Paul's admonition should not be taken as it is routinely translated even to this day as "be filled with the Spirit" (NIV, NRSV, ESV). Clearly, Paul is not commanding the Ephesians to be filled with the Spirit in the sense that Luke describes various individuals as "filled with the Holy Spirit" such as in Luke 1:15, 41, 67; Acts 2:4; 4:31. Not everyone who challenges the mistranslation of Ephesians 5:18 agrees with me concerning how I translate the passage. Nevertheless, I offer the following as my translation of the verse tied inextricably with the following verses. Given Paul's uses of the various words for filling and for fullness throughout Ephesians, I translate the verb not as "be filled" but as "be brought to completion."

And do not become intoxicated with wine, in which is debauchery, but be brought to completion in the Spirit by speaking to one another in psalms and hymns and spiritual songs, by singing and making melody in your hearts to the Lord, by giving thanks always for all things in the name of our Lord, Jesus Christ, to God and the Father, by submitting to one another in the fear of Christ.
I take the imperative verb of 5:18 (πληροῦσθε; plērousthe) as the main verb upon which the sequence of participles hangs. I translate the verb as "be brought to completion." Hence, I translate each of the five present participles in the series as instrumental participles, expressing the instrumental means by which the being brought to completion is to be accomplished, by speaking . . . (λαλοῦντες), by singing and making melody . . . (ᾅδοντες . . . ψάλλοντες), by giving thanks . . . (εὐχαριστοῦντες), and by submitting (ὑποστασσόμενοι). It is rather apparent that the thing commanded in 5:18 is accomplished neither privately nor independently but corporately, as members of the church, within the congregation of believers. This is no "Lone Ranger" activity. This is true no matter how one syntactically connects the series of five participles to the imperative verb of 5:18, even if one takes the participles as expressing results rather than instrumental means.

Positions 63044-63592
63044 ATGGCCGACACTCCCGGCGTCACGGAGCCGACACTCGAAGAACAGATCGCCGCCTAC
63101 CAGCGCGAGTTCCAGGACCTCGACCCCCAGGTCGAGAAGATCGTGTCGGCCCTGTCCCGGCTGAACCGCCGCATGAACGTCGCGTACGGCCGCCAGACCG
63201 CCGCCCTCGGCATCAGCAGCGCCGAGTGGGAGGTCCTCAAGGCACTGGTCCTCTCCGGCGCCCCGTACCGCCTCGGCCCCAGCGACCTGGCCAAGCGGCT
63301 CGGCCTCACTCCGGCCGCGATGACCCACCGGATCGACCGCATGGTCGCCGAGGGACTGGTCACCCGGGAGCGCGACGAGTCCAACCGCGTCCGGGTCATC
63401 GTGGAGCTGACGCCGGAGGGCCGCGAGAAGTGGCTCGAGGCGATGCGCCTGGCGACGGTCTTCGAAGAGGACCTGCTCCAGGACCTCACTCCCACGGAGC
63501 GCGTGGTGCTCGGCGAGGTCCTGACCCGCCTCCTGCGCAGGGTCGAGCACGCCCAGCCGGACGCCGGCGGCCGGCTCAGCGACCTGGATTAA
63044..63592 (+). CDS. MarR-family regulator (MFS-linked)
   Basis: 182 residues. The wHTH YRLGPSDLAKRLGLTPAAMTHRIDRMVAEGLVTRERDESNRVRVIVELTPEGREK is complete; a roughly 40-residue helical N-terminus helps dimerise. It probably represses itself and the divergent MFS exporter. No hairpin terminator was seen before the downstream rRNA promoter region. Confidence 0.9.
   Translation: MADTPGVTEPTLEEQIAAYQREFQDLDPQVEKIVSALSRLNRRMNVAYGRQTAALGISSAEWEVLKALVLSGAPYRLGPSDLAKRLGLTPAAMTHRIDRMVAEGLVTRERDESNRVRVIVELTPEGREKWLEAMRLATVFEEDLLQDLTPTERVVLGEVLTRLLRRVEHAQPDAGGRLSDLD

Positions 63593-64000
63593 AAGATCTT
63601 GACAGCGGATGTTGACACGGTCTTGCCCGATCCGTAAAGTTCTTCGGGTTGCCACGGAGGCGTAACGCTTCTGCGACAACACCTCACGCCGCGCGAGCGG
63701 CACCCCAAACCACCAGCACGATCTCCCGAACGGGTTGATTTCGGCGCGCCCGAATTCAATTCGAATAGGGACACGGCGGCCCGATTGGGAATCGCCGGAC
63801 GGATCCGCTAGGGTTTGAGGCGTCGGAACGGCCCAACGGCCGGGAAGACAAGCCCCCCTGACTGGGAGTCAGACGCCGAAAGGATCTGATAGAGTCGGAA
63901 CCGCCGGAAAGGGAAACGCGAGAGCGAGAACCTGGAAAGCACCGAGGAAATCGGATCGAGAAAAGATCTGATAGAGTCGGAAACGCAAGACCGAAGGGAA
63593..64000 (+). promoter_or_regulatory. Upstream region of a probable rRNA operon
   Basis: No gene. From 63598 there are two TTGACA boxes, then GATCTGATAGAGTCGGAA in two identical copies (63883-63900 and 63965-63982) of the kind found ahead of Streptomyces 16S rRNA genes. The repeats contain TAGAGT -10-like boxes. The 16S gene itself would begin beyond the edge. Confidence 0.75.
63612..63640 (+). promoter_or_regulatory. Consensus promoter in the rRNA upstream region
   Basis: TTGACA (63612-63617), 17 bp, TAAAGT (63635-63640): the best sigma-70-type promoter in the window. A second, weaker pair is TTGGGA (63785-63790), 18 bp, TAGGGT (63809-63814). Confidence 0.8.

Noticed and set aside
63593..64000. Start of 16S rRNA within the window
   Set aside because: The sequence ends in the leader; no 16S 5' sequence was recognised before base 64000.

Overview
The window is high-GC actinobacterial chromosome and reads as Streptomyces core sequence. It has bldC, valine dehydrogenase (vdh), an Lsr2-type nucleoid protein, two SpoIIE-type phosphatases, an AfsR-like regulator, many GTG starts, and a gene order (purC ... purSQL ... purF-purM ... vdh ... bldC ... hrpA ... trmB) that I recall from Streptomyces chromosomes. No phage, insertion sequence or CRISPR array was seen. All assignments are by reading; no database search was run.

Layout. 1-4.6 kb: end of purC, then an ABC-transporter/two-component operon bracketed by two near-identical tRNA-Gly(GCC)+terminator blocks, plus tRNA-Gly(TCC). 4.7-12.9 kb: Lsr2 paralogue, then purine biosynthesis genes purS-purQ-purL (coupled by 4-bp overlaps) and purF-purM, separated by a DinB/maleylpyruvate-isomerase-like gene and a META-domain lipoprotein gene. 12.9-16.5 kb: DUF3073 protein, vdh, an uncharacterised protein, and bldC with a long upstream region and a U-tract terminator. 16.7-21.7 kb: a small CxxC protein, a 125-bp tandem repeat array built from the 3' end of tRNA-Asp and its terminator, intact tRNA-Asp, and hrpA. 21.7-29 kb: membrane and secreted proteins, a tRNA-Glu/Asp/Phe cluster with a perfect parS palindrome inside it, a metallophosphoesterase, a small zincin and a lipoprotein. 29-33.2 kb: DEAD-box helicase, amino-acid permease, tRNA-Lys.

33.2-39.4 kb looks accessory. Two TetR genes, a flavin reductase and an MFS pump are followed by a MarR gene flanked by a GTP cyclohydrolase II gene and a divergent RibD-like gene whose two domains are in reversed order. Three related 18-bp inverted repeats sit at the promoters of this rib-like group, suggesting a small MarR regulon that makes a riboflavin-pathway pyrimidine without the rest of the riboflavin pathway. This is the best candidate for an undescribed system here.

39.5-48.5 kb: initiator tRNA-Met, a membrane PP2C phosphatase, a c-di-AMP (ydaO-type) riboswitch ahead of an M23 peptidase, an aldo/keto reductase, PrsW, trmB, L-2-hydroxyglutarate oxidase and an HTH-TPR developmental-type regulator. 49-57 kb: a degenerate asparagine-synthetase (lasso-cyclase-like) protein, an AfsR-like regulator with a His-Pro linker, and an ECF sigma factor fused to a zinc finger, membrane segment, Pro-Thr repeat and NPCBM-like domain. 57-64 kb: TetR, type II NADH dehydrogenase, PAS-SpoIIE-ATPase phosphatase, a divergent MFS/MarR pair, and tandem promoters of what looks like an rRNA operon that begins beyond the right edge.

You will also notice that many modern translations disconnect verse 21 from verses 18-20 and make it the head verse of a new paragraph connected with verse 22. This has been a modern and recent adjustment to the text after the third United Bible Societies' third edition of the Greek New Testament. This adjustment coincides with the modern feminist movement and its impact upon all things Christian. Not only is there no textual warrant for this; there are textual reasons to read verse 21 as the final verse of the paragraph.

As to all the theological implications and ramifications of my study, I leave that for now. Likewise, I lay discussion aside concerning other exegetical, syntactical, and text-critical decisions reflected in my translation. One this should be evident: Ephesians 5:18 is not commanding us to be "filled with the Holy Spirit" in the sense that early believers were "filled with the Holy Spirit." Rather, Paul's admonition entails the normative Christian experience of life and fellowship within the body of Christ, the church. The "being brought to completion in the Spirit" is none other than being filled with the fullness of God (cf. Ephesians 3:14-19).

Additional Note: Andy Naselli's book, Let Go and Let God? is a superb critique of the theology that my long essay on Ephesians 5:18 critiqued. From my earlier reading of Andy's material I am fully confident that his book will be superb. Read Andy's blog entry on his book, Let Go and Let God? here. Read Tom Schreiner's foreword to the book here.

Purchase Andy's book here at pre-publication special price. I ordered my copy today (6/11/10).

You may access significant elements of Andy's book by listening to his series of lectures based upon his dissertation here.